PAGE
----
The Abu Dhabi and Sharjah authorities called in over 1,000 Pashtun men with names like Ali, Hussain and Hassan to the police stations and/or interior ministry offices
What started in the Persian Gulf sheikhdoms some two years ago has taken on a new and vicious intensity. Some of the sheikhdoms’ own officials were calling it an unannounced ‘operation’ but it is increasingly looking like a witch-hunt to harass and chase the Shia Pakistanis, particularly the Pashtun Shia, out.
Since the 1960s oil boom in the Arab countries, Pashtuns from FATA, like many other Pakistanis, have been working as skilled and unskilled labour as well as doing odd jobs in those lands, eking out a living for their families back home. Out of the roughly 10,000 commercial civilian flights in and out of Peshawar’s Baacha Khan International Airport every year, about two thirds are international flights and a majority of passengers on these are Pashtun migrant workers travelling between home and their work in an Arab country. These migrant workers contribute significantly to the host economies but the way they are maltreated on these flights to their ghettoisation in the Arab countries with little respect and almost no rights is a human rights tragedy that is hardly talked about.
The Arab Spring two years ago was a harbinger of more misery for some of these workers who were denigrated as Iran’s fifth column in the Arab countries simply because they are Shia by faith. Even responsible writers like Ahmed Rashid made controversial comments about the political orientation of the Shia populations in the Arab world. In an interview with the US National Public Radio’s Terry Gross, Rashid was asked about the fallout from the Israelis considering bombing Iran’s nuclear facility. Rashid made the following observation: “They (Iran) would launch a guerilla war using their proxy forces all through the Middle East, from Lebanon all the way to India. You know, Iran, as you know, is a Shia country. All these countries have Shia minorities. Many of these Shia minorities have groups, which are pro-Iranian and have been armed and funded by the Iranians. These groups would unleash terrorist attacks on Americans and Europeans and Westerners and Israelis. And there would be a real mayhem. And this would particularly affect the neighbouring countries of Iran, of which both Pakistan and Afghanistan are” (“Fresh Air”, March 20, 2012: http://n.pr/zcyN9Y).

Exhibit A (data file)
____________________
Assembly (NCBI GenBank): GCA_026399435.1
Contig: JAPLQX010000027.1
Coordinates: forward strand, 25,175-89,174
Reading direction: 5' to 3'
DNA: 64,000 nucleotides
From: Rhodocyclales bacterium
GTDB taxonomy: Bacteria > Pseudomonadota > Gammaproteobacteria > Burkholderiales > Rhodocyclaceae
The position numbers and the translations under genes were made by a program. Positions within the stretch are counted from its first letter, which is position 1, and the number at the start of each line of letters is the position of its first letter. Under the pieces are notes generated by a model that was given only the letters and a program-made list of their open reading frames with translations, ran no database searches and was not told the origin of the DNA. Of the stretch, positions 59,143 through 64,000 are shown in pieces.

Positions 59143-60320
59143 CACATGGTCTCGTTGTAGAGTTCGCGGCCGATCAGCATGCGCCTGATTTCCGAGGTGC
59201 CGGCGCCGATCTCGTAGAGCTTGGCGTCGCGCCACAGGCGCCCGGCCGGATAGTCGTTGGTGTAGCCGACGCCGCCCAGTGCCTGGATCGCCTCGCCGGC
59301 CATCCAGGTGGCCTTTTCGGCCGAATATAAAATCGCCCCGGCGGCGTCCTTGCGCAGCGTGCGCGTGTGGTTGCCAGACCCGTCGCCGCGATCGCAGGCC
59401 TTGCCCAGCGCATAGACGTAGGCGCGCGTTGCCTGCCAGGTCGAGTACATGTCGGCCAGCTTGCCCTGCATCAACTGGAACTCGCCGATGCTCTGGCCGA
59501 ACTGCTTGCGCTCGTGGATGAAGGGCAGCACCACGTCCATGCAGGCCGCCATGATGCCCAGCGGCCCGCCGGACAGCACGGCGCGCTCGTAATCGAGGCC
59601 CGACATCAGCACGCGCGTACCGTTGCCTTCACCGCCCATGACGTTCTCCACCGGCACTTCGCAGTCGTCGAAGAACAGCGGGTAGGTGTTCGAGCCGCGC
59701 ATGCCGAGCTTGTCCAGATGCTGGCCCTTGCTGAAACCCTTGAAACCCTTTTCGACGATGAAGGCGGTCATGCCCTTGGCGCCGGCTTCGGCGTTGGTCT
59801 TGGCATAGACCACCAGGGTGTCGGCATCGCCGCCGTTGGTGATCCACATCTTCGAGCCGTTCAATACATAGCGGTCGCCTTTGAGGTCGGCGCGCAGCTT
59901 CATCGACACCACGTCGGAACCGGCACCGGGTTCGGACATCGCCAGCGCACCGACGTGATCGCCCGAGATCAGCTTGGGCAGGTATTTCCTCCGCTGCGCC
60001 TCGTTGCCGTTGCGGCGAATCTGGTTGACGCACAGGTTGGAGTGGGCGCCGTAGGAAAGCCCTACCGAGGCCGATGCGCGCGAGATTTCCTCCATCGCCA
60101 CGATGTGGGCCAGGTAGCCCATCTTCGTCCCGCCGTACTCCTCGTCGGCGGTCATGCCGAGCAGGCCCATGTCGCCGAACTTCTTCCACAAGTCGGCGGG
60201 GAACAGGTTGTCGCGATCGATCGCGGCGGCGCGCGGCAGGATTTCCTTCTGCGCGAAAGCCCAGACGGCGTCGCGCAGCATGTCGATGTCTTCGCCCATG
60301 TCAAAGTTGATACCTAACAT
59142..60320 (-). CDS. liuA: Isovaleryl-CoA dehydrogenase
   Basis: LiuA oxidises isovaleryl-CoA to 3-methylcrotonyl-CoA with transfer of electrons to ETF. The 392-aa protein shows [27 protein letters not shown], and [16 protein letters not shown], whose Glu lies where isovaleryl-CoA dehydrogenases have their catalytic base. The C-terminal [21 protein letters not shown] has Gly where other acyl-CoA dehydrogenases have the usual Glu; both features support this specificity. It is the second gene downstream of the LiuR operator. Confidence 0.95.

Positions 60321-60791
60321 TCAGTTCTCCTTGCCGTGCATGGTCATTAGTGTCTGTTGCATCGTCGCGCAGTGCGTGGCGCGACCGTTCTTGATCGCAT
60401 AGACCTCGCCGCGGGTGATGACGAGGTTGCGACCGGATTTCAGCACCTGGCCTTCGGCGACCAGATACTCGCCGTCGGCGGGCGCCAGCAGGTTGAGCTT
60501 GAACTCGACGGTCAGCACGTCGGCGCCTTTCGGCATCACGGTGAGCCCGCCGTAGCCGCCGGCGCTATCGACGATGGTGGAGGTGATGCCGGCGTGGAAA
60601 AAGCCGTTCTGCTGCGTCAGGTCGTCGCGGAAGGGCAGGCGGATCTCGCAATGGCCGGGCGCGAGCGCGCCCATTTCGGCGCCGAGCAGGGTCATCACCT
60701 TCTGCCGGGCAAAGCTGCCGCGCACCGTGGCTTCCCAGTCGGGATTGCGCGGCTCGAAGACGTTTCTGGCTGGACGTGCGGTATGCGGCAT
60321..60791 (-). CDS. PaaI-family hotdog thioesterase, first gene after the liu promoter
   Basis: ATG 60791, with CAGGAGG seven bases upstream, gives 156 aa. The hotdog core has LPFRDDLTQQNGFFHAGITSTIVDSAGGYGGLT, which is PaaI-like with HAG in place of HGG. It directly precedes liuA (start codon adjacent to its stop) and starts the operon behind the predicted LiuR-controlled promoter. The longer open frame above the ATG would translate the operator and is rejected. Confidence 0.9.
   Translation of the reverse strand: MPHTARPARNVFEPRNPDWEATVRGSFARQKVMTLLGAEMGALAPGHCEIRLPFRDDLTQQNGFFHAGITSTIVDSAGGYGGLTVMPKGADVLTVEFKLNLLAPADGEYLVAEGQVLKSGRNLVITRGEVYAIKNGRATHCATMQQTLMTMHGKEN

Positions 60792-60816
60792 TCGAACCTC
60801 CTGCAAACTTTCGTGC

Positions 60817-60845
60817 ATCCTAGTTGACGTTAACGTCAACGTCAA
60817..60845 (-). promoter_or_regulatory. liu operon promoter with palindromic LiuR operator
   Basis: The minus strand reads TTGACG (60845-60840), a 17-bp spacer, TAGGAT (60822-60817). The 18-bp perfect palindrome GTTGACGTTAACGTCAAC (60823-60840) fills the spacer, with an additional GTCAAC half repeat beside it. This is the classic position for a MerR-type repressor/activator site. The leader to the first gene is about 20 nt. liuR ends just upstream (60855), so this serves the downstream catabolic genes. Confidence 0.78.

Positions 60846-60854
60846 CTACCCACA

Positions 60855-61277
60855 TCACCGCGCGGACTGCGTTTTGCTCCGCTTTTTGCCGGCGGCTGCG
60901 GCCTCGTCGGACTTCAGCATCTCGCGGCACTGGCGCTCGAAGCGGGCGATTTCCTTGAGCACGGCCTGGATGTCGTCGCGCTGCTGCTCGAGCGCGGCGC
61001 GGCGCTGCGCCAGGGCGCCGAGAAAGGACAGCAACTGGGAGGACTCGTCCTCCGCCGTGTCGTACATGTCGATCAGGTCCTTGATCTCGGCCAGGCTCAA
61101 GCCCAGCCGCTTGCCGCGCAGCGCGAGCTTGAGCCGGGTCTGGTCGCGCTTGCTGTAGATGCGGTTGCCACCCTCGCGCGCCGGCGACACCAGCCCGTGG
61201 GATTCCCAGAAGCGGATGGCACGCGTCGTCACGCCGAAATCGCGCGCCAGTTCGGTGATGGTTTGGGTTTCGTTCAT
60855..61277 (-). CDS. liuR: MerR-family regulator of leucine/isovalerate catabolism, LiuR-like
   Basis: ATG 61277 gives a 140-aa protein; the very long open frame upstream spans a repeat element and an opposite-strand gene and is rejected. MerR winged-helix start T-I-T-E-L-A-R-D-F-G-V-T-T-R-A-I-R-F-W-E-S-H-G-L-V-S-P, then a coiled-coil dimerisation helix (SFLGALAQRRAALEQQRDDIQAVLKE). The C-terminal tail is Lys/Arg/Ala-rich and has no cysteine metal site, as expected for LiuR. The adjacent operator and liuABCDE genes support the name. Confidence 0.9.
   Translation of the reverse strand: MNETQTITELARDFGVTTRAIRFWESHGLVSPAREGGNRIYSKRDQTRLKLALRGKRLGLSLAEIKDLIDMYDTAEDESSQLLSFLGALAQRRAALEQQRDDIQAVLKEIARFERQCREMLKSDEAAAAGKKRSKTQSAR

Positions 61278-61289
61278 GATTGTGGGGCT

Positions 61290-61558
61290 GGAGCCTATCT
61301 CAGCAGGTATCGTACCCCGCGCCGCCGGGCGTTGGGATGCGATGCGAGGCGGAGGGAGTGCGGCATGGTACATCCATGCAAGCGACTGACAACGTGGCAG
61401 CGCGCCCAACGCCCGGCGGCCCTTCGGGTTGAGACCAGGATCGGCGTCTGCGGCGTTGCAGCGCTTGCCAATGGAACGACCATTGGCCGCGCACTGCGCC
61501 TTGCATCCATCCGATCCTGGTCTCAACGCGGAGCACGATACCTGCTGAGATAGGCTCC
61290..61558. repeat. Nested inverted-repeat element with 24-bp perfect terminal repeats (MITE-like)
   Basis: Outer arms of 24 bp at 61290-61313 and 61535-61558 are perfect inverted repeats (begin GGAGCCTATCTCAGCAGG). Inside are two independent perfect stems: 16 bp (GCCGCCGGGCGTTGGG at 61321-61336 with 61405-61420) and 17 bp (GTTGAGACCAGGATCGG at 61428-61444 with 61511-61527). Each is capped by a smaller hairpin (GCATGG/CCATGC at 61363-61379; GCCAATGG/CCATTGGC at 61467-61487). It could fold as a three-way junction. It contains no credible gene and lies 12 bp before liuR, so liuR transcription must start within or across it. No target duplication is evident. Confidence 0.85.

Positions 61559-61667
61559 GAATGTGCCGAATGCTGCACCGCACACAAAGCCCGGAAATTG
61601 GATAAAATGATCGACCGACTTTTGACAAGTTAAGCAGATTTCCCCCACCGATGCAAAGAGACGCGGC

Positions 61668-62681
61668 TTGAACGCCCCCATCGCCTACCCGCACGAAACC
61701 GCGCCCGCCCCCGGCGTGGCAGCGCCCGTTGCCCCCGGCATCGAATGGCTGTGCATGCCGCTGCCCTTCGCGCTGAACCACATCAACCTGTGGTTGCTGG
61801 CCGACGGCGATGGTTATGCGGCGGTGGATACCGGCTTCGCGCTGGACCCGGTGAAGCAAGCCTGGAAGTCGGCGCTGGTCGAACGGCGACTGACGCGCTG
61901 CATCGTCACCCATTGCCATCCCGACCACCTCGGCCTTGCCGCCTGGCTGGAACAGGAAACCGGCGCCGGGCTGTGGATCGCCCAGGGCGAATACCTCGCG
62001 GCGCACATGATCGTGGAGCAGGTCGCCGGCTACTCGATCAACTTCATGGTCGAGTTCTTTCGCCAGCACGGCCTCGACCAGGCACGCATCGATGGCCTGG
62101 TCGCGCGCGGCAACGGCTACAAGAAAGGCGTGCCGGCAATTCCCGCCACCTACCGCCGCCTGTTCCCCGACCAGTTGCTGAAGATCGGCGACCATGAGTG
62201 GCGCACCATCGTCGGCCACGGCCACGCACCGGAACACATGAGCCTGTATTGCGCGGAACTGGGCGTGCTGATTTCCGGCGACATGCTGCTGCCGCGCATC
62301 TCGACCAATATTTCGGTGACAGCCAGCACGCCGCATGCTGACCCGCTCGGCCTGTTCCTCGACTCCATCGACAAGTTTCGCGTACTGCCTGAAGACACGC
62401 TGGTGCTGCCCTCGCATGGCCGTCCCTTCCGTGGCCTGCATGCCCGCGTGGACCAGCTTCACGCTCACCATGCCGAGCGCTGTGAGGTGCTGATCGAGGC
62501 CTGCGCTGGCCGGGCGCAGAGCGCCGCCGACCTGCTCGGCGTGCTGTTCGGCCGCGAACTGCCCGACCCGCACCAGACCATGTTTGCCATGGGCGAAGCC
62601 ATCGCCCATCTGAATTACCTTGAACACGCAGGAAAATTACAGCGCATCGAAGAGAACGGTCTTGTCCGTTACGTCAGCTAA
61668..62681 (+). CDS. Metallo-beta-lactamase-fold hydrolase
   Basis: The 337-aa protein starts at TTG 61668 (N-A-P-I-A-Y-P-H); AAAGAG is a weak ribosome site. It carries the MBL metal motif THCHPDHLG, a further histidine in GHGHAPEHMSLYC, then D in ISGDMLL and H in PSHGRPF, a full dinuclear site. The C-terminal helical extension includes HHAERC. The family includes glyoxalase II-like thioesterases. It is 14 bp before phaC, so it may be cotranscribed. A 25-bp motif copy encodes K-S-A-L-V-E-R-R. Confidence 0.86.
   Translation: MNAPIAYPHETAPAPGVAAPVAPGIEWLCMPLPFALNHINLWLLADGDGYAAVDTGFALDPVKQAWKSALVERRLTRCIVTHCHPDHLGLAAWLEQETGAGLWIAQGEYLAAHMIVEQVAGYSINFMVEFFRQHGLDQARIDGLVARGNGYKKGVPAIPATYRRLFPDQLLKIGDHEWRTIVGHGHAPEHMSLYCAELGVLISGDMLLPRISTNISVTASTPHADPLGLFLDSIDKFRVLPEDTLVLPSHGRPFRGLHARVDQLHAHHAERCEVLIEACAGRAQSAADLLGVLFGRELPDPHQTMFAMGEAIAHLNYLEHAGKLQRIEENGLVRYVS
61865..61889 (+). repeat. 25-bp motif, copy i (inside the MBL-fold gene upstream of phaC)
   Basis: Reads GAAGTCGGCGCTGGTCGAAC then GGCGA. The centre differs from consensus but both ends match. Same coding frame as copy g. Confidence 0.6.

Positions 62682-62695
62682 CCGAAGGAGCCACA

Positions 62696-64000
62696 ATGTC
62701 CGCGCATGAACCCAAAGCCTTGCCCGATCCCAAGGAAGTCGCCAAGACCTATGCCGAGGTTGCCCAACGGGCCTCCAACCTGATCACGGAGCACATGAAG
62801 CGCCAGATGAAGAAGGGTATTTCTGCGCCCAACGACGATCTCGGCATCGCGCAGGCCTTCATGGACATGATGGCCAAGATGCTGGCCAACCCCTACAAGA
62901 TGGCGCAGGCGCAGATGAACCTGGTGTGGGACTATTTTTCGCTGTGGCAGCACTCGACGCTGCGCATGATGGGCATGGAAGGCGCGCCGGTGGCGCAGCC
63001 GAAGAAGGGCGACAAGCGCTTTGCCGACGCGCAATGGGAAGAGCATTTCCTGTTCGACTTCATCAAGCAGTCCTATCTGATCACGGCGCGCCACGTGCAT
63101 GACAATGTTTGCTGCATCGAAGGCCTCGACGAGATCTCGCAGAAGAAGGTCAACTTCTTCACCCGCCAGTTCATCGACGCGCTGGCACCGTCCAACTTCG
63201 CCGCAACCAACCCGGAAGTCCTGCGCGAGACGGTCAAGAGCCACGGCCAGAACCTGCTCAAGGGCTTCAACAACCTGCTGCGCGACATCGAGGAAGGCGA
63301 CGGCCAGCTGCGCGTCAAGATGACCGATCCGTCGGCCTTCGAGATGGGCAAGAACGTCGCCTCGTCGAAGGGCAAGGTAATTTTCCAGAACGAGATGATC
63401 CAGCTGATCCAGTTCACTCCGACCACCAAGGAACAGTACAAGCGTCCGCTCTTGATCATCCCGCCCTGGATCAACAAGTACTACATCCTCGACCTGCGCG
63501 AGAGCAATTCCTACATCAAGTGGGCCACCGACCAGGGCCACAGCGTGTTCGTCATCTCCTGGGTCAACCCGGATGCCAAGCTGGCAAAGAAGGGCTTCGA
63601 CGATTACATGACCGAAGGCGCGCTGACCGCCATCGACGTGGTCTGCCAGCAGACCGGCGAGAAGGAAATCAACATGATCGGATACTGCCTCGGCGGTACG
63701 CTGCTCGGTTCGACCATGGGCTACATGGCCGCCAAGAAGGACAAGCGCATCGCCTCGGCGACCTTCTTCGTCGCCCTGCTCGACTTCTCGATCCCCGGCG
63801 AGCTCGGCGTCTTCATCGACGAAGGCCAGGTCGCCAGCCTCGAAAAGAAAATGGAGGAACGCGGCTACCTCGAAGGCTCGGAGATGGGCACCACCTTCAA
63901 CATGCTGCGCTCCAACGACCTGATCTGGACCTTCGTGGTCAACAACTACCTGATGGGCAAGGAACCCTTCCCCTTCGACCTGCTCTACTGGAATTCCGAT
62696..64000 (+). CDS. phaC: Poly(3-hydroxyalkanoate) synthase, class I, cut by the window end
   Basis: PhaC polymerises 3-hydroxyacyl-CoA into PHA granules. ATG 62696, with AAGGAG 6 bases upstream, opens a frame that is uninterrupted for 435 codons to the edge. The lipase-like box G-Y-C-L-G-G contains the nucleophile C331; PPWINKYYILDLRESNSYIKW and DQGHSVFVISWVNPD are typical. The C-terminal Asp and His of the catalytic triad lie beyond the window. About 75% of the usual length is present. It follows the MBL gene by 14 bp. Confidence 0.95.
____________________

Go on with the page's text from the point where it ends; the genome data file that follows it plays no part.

Without any substantiation, the revered writer had broad brushed an entire people as rebels! No context whatsoever was provided for the indigenous and legitimate rights’ struggles, for example, by the Bahraini Shia against the brutal minority regime there. And never mind the fact that the majority of the world Shia — including from Pakistan — follow the Iraq-based Ayatollah Ali al-Sistani in religious matters. Rashid had omitted that the monarchies like Saudi Arabia had relied on the Pakistani armed forces stationed there for decades for security needs. No mention was made of the Pakistani mercenaries — including retired servicemen — helping the Bahraini rulers crush the people’s struggle for self-rule there. Unfortunately, narratives like Rashid’s went unanswered at the time, but the damage had been done. While no ‘Iran-sponsored Shia-armed uprising’ took place in the Persian Gulf, the Sunni Arab regimes started kicking out the non-native Shia gradually.